Diplomatic Reception Rooms, U.S. Department of State

United States of America flag

Web Property of the U.S. Department of State


Object Details

Works by Timothy Chandler (Clockmaker, 1762-1848)
ca. 1800-1810
United States: New Hampshire: Concord
North American
wood; mahogany; mahogany veneer; eastern white pine
Overall: 95 1/4 in x 20 3/4 in x 10 3/8 in; 241.935 cm x 52.705 cm x 26.3525 cm
John S. Walton to the Fine Arts Committee through purchase
Engraved on the dial, "T. CHANDLER/CONCORD, N.H.;" branded on the seat rail, "T. CHANDLER;" engraved on the iron false plate, "James Wilson."
Credit Line
Funds donated by The Wunsch Americana Foundation
The Diplomatic Reception Rooms, U.S. Department of State, Washington, D.C.
Accession Number

Related Objects

Federal Inlaid and Figured Mahogany Linen Press

Federal Inlaid and Figured Mahogany Linen Press

Allison, Michael
ca. 1800-1810
wood; mahogany; mahogany veneer; eastern white pine; yellow-poplar; satinwood veneer

Object Essay

Timothy Chandler was one of a small but highly skilled group of clock-makers working in Concord, New Hampshire, during the early part of the 19th century. Despite Concord’s distance from Boston, many similarities exist between the cases of these clocks and those signed Aaron and Simon Willard, suggesting the town’s link with craftsmen who trained with the Willards and later moved to New Hampshire1For example, Abel and Levi Hutchings, brother clockmakers, trained with Simon Willard, working in Roxbury for three years. Timothy Chandler, in turn, probably learned the clockmaking trade from the Hutchings. For more information on the Concord clockmakers, see Donald K. Packard, “When New Hampshire was a Clock-Making Center,” Historical New Hampshire (Hampshire), April 1950, 6, 11–15. or the far-reaching influence of the Willards, who traveled widely in selling their wares.2Simon Willard’s biographer, John Ware Willard, writes (Willard, 52–53), “It was the custom of the clock-makers of old time to spend their winters making clocks, and as soon as the roads were good in the spring, would load these clocks on a wagon and ride around the country peddling their clocks, and at the same time turning an honest penny repairing and regulating such clocks as they found out of order along their route. Simon Willard had his beat along the North Shore, Aaron Willard along the South Shore.”

Major Timothy Chandler made clocks from 1785 until his retirement in 1829. His son Abiel continued the trade until 1846.3Palmer 1950, 167. This is an eight-day clock. The dial is a well-known English model, imported from Birmingham and made by James Wilson.4The author wishes to thank Edward F. LaFond, Jr., for this and other technical information. Chandler used the same dial, featuring the sun and moon with a seascape and schooner, on another clock of a slightly earlier form.5Sack Collection, 40: P5671; now in a private collection.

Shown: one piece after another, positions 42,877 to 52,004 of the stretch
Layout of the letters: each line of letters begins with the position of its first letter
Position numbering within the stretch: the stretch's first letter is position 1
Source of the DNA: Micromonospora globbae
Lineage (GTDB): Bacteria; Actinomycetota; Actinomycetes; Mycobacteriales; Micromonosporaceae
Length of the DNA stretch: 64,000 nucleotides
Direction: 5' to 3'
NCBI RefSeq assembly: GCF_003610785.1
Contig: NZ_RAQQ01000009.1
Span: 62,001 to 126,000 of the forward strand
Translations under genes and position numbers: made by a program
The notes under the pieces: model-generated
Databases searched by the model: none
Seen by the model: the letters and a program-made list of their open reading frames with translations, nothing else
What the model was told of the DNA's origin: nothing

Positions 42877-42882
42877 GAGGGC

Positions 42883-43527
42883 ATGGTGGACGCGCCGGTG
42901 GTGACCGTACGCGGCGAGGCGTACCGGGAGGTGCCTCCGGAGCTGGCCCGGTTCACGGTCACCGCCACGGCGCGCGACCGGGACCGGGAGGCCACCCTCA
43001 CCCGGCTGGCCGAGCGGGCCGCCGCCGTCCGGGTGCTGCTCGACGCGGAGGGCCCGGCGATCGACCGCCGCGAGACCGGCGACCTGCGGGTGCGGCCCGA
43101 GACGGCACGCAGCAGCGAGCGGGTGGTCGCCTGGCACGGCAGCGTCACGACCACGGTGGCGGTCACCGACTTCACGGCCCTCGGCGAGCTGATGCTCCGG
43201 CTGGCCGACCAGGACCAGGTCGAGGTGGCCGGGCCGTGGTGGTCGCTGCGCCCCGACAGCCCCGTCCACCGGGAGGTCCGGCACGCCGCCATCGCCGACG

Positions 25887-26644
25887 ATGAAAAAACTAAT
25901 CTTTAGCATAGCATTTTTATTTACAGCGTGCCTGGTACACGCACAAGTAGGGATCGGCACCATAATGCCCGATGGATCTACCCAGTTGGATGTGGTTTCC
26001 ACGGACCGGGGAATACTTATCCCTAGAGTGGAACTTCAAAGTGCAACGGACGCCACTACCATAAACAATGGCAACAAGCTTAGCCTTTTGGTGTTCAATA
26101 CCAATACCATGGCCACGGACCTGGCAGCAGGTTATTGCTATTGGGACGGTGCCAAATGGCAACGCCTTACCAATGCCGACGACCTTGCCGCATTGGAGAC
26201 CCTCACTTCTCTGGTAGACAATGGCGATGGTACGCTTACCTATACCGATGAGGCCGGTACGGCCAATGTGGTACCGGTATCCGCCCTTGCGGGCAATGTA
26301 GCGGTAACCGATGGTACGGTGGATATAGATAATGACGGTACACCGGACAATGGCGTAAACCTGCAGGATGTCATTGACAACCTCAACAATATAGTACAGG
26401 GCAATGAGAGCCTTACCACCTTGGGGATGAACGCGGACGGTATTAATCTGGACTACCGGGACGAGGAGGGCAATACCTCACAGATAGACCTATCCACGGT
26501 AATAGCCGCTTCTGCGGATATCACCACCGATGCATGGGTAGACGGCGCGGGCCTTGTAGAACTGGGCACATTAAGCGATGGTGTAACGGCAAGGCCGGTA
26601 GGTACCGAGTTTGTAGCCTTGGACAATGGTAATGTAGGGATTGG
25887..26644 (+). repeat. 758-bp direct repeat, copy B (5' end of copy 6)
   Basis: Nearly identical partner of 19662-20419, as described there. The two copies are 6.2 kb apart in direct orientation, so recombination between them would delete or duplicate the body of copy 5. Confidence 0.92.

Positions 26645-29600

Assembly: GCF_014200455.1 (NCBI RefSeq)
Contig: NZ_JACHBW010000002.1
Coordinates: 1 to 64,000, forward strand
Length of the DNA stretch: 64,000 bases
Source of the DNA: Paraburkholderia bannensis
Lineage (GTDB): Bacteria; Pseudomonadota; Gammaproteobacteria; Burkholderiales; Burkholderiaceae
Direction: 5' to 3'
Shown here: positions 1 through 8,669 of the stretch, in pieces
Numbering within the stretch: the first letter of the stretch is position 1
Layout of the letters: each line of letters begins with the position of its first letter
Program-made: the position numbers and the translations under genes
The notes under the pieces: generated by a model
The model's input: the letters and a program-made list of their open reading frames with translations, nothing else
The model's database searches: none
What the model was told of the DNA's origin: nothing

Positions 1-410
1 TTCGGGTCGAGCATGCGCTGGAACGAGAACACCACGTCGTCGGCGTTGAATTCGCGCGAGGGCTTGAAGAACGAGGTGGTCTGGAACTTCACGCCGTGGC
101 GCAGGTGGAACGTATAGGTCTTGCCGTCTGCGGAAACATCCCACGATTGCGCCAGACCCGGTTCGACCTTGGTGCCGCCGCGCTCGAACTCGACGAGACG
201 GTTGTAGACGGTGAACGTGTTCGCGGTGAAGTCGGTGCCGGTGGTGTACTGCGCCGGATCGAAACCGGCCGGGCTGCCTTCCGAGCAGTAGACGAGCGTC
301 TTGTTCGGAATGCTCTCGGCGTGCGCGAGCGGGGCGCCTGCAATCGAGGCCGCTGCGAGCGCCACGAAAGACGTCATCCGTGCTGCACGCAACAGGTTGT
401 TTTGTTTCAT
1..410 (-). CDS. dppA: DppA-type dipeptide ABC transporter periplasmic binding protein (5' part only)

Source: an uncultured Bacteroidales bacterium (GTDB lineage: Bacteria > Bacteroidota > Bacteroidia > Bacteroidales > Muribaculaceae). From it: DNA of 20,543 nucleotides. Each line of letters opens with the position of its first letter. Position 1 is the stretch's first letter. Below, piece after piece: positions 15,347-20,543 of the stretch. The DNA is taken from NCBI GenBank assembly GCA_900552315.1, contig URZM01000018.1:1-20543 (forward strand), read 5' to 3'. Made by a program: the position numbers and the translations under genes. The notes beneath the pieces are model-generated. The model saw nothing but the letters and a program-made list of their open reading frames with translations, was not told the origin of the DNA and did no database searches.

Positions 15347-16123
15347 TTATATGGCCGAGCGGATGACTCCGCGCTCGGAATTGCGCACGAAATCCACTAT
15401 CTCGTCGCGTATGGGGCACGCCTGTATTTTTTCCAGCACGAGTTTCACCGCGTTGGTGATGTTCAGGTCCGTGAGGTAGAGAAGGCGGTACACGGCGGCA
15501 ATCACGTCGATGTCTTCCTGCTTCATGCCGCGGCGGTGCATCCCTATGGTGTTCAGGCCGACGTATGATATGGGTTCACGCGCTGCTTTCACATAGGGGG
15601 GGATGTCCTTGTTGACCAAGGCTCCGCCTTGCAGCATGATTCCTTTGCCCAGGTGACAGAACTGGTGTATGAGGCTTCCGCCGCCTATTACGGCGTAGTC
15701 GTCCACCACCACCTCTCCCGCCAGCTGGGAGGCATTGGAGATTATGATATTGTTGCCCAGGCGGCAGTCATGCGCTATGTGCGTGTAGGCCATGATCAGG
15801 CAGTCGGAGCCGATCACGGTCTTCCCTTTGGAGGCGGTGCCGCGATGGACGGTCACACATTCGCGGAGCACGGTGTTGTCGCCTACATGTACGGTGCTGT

The elongated door has an inlaid oval with an American eagle emblem, which, except for the number of stripes in the shield, strongly resembles the inlaid eagle on the doors of another object in the Collection, a New York State linen press (see Acc. No. 66.111). It is possible that the cabinetmaker who made this case obtained his inlays in New York or from the same English source as his New York counterpart.

Several clock casemakers have been identified in relation to Concord clocks, including Daniel and Nathaniel Munroe. Four of Chandler’s clocks are signed by Moses Hazen of Weare, New Hampshire.6Parsons manuscript, “Moses Hazen, Cabinetmaker, Weare, N.H.” in DAPC. The cabinetmaker Asa Kimball of Concord, whose label has been found on another Chandler clock, is relatively unknown, although he may have been the Asa Kimball who advertised in The Federal Mirror, April 10, 1798, that “he continues to carry on the Cabinet-Making business, in all its various branches.”7Parsons manuscript, “Asa Kimball, Cabinetmaker, Concord, NH,” in DAPC. Parsons refers to a privately owned maple tall clock, eighty-three inches to the top of the broken arch hood (with rosettes), which has an engraved brass dial with “Tim Chandler/CONCORD” in the arch.

A third cabinetmaker associated with Chandler’s clocks was George W. Rogers, whose original label, “George W. Rogers, Cabinetwork and Chairs, Opposite the Court House, Concord, N.H.,” appears on a birch-inlaid tall clock with works made by Chandler.8Sack Collection, 64: P5671; now in a private collection.

Although several Timothy Chandler tall-case clocks are known, none has as strong a similarity to the one in the Department of State as those with cases by Nathaniel Munroe. One in particular has a very similar case, including handsomely splayed French feet, waist and base panels inlaid with lines of rectangles and ogees, and delicate curved apron.9Ibid., 62: P4193. A second Munroe clock, with a dial inscribed “Nath’l Munroe, Concord” and an interior label of Daniel and Nathaniel Munroe of Concord, has a similarly well-executed case with many of the same elements.10Ibid., 31: P4498; now in a private collection. Advertisement by Kenneth and Paulette Tuttle, Antiques 134 (November 1988), 60.

It is clear that local New Hampshire cabinetmakers were capable of making cases of great beauty and of fine execution; the Department of State’s clock is a virtuoso piece and the finest known example. The quality of the pictorial inlays (the eagle on the door and half-patera on the skirt), the amount and quality of inlaid stringing, and the overall design juxtaposing the oval inlay in the door with the oval inset panel on the base, all point to a superior craftsman whose work rivals that of any cabinetmaker then making clock cases in Boston. 

Page Talbott

Excerpted from Clement E. Conger, et al. Treasures of State: Fine and Decorative Arts in the Diplomatic Reception Rooms of the U.S. Department of State. New York: H.N. Abrams, 1991.